FORD RANGER XLT TEST DRIVE 2016
FORD RANGER XLT TEST DRIVE 2016
For as long as I can remember, any vehicle with a flatbed tray on the back is the domain of a tradesman or a farmer. I’ll even make an exception for people who work in forestry or mining, but that’s it. Not accountants, not insurance workers, not even newsagents who occasionally have to deliver newspapers in bulk on a Sunday morning. But times are changing and I was eager to find out whether the dual cab Ford Ranger would work in two ways… as an everyday family car and something you could take off road.
When you first get in the Ranger, there’s no getting away from how big it is. But nothing looks too big. The whole car is in proportion. You ride at a comfortable height, the interior is comfortable and family friendly. Yes, there’s more power outlets, storage and the fitting of a child’s seat is a little more complicated, but ultimately, it’s a normal car. If you don’t believe me about the size, allow me to demonstrate. On the left, a normal Volkswagen Golf, on the right, the Ford Ranger. Need I say more?
So off we went on a 5 hour road trip into the countryside, trying motorways, country lanes and dirt tracks. The Ranger coped with it all really well. Fuel consumption was good, and given my relatively low experience of diesels I was pretty impressed by this. The Sync 2 system is always a welcome addition in any Ford, but one part I really must mention is the pictures of motorway exits rather than just numbers which can be hard to keep track of. This really makes navigating any unknown roads a lot easier.
Next stop, the dirt roads and tracks out the back of beyond, where the Ranger showed no signs of slowing. There’s really no difference between this, as a ute, and any 4WD on the market. The wheel clearance is good, there’s no end to its grip and power. It doesn’t look out of place off road either. It’s big and burly and ploughs through any challenge you set it. It’s not often you set out to take a car like this on an off road adventure, you logically would stick to something like a Land Cruiser, Ranger Rover or Everest. This is as good as any of them in my opinion. Go and try it for yourself if you don’t believe me.
Space wise, there’s no surprise that there’s plenty of it. But that goes for in the car too. We did a weekend away with two adults and a pre-schooler and had no problem fitting everything in the cab, without using the back at all. If you’re a parent, you’ll know that this is no mean feat. In fact for us this also included a balance bike and enough food and drinks to last the weekend… amongst other things.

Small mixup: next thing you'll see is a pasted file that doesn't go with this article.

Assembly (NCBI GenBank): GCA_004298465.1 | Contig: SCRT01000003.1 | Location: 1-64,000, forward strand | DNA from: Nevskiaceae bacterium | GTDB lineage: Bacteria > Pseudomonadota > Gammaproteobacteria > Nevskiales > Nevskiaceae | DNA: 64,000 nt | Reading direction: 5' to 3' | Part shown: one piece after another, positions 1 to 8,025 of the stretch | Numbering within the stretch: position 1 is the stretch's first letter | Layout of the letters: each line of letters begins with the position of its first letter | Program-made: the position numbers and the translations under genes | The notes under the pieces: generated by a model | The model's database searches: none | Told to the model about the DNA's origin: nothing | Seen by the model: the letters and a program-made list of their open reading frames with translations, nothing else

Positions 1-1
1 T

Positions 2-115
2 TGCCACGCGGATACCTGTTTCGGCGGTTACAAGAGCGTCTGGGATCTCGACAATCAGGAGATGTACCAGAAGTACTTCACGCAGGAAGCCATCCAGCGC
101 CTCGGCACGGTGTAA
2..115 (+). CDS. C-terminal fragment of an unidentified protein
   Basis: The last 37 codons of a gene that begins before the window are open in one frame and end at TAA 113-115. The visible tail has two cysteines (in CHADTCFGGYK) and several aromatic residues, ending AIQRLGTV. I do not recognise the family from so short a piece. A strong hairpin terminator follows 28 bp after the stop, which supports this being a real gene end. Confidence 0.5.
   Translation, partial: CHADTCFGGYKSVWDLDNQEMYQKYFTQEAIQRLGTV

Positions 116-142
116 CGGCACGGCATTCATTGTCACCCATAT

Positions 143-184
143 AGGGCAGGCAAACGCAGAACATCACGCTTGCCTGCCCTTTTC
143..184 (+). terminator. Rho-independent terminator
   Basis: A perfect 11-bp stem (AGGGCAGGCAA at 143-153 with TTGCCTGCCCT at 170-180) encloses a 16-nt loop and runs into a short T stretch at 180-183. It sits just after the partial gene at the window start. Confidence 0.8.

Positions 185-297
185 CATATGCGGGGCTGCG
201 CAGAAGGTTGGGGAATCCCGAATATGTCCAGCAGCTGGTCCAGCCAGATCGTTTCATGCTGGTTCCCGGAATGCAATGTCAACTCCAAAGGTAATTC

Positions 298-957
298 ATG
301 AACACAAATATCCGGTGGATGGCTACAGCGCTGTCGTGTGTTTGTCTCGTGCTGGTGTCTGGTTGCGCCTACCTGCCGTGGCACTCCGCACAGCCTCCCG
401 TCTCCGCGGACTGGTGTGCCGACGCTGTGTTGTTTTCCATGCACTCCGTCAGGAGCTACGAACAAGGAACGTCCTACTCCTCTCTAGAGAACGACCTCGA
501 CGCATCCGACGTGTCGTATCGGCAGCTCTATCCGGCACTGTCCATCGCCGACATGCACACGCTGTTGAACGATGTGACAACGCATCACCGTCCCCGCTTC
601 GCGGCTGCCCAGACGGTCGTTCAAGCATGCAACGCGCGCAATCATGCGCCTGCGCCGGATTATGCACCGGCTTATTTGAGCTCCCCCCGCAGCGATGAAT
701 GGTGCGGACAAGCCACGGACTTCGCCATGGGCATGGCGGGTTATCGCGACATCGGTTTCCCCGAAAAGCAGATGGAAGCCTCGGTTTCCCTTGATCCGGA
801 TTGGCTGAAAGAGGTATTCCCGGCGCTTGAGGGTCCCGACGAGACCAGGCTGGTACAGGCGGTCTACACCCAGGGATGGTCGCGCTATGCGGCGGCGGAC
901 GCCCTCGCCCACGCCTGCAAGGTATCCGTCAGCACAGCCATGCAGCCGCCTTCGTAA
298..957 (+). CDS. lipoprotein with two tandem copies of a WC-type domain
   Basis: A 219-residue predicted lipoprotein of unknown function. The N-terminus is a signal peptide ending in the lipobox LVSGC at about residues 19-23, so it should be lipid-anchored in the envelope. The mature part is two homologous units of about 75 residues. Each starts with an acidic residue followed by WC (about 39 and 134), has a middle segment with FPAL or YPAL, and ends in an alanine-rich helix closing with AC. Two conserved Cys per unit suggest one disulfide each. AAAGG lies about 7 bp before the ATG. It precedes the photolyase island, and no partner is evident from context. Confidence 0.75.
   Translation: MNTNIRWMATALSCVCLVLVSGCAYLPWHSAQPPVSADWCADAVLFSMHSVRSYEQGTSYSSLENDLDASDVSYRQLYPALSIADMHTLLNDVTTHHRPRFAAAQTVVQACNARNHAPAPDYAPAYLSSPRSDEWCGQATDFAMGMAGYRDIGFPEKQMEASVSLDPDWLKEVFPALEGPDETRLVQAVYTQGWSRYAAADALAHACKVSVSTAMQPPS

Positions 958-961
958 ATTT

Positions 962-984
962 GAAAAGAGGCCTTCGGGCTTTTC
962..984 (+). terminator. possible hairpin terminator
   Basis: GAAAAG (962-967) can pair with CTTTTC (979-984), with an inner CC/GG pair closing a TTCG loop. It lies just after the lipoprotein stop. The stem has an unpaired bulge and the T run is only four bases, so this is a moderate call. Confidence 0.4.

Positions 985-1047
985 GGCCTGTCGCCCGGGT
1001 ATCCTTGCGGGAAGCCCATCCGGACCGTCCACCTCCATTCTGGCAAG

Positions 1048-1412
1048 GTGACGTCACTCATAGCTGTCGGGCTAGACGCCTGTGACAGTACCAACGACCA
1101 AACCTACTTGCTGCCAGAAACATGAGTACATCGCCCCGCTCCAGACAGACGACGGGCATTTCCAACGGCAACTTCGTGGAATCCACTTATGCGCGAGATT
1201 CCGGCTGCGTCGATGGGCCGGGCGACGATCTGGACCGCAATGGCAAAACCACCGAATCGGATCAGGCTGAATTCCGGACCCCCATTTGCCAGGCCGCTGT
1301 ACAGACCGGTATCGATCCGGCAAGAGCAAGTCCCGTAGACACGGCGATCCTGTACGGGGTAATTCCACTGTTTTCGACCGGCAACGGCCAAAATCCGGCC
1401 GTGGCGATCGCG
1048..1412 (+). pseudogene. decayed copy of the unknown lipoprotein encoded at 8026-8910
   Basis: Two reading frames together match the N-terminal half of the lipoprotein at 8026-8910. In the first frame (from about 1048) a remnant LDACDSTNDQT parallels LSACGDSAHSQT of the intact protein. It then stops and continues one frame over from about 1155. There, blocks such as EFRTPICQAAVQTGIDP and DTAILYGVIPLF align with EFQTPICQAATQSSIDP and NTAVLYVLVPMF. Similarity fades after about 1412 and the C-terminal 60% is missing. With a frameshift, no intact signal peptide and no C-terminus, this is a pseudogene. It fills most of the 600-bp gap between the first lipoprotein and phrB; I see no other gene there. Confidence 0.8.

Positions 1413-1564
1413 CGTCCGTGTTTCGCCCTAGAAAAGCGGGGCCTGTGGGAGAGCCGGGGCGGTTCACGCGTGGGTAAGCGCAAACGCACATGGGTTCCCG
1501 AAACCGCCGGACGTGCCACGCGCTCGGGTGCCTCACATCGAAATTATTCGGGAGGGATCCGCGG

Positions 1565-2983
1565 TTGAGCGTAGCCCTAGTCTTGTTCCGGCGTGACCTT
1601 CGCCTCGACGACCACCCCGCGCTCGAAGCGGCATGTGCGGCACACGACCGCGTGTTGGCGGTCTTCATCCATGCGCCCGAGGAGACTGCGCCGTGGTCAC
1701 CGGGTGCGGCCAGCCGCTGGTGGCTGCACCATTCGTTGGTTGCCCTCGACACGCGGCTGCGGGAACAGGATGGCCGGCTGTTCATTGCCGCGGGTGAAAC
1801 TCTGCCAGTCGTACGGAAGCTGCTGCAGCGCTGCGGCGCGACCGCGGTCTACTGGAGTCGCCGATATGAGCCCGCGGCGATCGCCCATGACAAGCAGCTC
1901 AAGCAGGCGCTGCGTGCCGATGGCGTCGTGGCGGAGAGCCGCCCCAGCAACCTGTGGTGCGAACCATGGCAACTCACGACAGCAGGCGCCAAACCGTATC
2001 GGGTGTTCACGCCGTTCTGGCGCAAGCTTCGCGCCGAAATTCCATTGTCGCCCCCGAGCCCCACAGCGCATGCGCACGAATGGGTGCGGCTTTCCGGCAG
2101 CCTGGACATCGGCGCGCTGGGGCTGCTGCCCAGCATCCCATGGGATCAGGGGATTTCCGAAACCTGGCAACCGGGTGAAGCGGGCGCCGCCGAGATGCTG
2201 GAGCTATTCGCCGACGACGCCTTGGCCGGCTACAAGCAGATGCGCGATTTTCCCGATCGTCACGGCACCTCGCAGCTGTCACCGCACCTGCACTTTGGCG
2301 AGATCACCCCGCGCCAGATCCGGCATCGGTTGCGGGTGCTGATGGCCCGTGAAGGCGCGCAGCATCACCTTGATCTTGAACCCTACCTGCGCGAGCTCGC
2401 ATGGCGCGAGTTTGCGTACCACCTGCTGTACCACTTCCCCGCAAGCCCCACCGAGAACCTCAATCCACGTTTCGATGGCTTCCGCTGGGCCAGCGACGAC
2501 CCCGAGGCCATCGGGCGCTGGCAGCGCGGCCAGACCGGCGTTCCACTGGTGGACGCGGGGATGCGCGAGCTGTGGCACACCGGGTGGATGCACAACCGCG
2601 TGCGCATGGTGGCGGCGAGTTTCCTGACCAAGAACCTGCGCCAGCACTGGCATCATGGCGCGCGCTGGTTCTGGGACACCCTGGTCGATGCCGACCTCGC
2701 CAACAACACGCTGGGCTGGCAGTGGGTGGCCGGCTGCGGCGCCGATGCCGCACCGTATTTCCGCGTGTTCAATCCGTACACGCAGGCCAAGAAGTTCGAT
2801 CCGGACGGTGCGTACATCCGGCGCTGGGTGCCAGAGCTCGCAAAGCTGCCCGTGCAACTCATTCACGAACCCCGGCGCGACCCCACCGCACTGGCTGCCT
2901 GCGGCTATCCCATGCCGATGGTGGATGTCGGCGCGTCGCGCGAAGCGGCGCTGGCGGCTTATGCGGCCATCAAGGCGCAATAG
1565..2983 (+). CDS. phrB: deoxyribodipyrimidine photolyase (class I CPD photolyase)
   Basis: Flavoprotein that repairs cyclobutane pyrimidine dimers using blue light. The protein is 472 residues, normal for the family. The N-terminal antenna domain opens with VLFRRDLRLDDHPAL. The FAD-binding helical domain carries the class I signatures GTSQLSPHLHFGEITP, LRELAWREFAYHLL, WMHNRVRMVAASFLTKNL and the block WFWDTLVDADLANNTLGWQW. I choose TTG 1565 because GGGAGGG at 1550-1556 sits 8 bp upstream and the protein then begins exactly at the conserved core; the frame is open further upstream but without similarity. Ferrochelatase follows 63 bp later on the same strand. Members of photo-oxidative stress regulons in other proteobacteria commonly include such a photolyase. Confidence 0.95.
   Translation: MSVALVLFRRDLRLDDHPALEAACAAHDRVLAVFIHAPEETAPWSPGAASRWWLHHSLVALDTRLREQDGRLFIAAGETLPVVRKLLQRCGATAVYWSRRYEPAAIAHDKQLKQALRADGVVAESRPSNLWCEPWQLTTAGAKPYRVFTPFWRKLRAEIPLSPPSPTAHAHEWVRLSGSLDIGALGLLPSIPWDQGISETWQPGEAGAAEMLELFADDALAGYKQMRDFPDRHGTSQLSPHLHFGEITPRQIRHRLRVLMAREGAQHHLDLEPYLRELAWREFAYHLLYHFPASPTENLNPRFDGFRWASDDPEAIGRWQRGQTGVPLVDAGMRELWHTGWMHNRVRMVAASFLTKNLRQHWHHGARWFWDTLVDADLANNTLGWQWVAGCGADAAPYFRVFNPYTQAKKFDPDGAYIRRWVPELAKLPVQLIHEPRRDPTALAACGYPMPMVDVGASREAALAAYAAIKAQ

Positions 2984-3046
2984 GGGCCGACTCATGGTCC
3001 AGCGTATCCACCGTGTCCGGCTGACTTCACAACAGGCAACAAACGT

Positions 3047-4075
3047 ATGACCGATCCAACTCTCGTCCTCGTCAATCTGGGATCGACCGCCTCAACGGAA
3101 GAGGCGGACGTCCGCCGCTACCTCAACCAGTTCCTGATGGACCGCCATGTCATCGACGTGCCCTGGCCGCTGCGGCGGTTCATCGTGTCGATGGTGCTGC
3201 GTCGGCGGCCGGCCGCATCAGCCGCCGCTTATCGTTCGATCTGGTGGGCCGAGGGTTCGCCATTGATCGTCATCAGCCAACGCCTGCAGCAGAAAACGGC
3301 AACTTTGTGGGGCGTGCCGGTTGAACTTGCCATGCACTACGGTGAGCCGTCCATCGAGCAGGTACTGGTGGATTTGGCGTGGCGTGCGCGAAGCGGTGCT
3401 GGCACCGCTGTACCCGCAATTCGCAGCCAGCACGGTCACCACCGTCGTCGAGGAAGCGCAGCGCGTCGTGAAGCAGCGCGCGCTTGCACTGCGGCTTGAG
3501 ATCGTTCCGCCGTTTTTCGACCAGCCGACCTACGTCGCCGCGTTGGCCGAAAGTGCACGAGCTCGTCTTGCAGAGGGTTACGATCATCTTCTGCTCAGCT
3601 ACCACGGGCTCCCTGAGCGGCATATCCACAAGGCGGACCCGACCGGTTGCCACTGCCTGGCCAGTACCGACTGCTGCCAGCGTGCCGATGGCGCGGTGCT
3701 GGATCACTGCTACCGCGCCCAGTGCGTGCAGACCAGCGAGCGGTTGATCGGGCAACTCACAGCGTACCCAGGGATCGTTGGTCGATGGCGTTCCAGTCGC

It’s interesting to drive a car like this in the city too. You don’t feel out of place as so many other people are doing the same thing. There’s plenty of other options on the market, but in my opinion, none of them look as good as the Ranger. My wife did the run to day care in the suburbs and loved it, so much so it’s now top of the list when it comes to getting a new car for our family. Parking was never a problem either, in fact, quite bizarrely I found it easier to park this than my normal car which is a midsize sedan. This was without using the reverse camera and I’m still not sure whether why I found it so easy. Granted there’s great visibility around all areas of the cars, but the Ranger turned me into a parallel parking genius!
So what were the quirky bits I liked? Firstly, the cup holders at the back of the car are great. You can drop the back door down, take a seat and enjoy a drink with somewhere to put it safely. Don’t do what I did though, and put my coffee in there to take a photo to illustrate said cup holders, then drive away and only discover the empty cup and the remains of my coffee in the tray 3 hours later and several kilometers down the road.
The windscreen wipers didn’t work as well as I would have hoped for a car of this size. I’m not sure whether they were small, or just seemed small because of the size of the car. But something with a bit more power would have been appreciated.
There’s no escaping the height of this car, but good news if you are vertically challenged, the step to get it in is big, wide and very helpful when it comes to getting a leg up into the seats.
If you’re ever wondered what it would be like to cruise around in one of those trucks that you only ever seemed to see in TV shows based in America, then this could be the car for you. Alternatively, if you just want a vehicle with plenty of scope for travelling with lots of luggage, this also could be the car for you. Long gone are the days of utes being just for work, there very much a car to consider for families.